Mako™ Partial Knee

Service: Type:
Robotic-Assisted Surgery

Treatment Offered At

Long Beach Medical Center offers Mako Partial Knee — an innovative treatment option designed to relieve the pain caused by joint degeneration due to osteoarthritis. By selectively targeting the part of the knee damaged by osteoarthritis, our surgeon can resurface your knee while sparing the healthy bone and ligaments surrounding it.

It is powered by Stryker’s Mako Robotic-Arm Assisted Surgery System, which allows for consistently reproducible precision in performing partial knee resurfacing. During the procedure, the diseased portion of the knee is resurfaced, sparing the patient’s healthy bone and surrounding tissue. An implant is then secured in the joint to allow the knee to move smoothly again.

Who Would be a Good Candidate for the Mako Partial Knee Procedure?

Typically, Mako Patients Share the Following Characteristics:

  • Knee pain with activity, usually on the inner knee and/or under the knee cap
  • Startup knee pain or stiffness when activities are initiated from a sitting position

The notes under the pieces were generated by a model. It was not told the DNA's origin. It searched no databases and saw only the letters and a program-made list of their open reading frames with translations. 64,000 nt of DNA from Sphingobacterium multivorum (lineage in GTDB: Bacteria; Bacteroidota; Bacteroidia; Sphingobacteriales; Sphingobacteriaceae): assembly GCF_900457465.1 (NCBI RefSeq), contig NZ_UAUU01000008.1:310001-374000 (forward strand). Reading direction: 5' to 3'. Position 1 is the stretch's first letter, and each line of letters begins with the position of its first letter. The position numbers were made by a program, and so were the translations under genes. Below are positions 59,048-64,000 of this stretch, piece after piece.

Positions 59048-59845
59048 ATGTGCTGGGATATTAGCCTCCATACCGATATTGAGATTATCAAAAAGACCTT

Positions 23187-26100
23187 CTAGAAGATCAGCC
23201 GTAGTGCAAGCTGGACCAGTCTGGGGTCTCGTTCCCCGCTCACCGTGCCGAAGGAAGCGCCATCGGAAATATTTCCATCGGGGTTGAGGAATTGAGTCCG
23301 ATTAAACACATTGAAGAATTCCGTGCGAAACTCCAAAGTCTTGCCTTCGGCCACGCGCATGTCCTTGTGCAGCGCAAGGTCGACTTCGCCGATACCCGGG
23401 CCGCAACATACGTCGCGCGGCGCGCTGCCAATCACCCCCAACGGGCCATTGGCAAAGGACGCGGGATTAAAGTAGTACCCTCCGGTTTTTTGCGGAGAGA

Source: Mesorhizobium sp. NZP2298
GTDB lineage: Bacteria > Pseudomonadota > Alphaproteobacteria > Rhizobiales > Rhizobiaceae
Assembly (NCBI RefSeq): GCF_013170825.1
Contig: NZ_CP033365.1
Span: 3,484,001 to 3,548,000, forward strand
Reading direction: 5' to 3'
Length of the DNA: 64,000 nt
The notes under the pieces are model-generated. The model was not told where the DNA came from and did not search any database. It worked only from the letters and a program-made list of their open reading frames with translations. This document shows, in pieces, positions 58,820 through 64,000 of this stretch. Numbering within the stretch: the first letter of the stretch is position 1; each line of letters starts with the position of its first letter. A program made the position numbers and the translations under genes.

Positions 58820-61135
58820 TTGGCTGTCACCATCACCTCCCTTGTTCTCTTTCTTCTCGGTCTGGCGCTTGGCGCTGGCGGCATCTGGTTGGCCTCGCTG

• Failure to respond to non-surgical treatments or nonsteroidal anti-inflammatory medication

Benefits of the Mako Partial Knee Procedure:

  • Improved surgical outcomes
  • Less implant wear and loosening
  • Joint resurfacing
  • Bone sparing
  • Smaller incision
  • Less scarring
  • Reduced blood loss
  • Minimal hospitalization
  • Rapid recovery

Unlike other more invasive procedures Mako can often be performed through a four to six inch incision over your knee with small incisions in both your femur (thigh bone) and tibia (shin).

Additionally the preservation of your own natural bone and tissue along with more ideal patient specific implant positioning may also result in a more natural feeling knee. Since healthy bone is preserved, patients who undergo Mako Partial Knee procedures may still be a candidate for a total knee replacement procedure later in life if necessary.

A total replacement is sometimes necessary if your Mako-certified surgeon discovers during surgery that your knee has more damage than originally seen in the pre-operative X-rays and CT scan.

Your physician should discuss the specific risks associated with Mako and other treatment options with you. In addition, you should be informed of any pre-operative and post-operative instructions by your surgeon or his or her staff.

As a knee arthroplasty procedure, Mako is typically covered by Medicare - check with your private health insurers. In some cases it may be performed on an outpatient basis depending on what your Mako-certified surgeon determines is the right course of treatment for you.

Conditions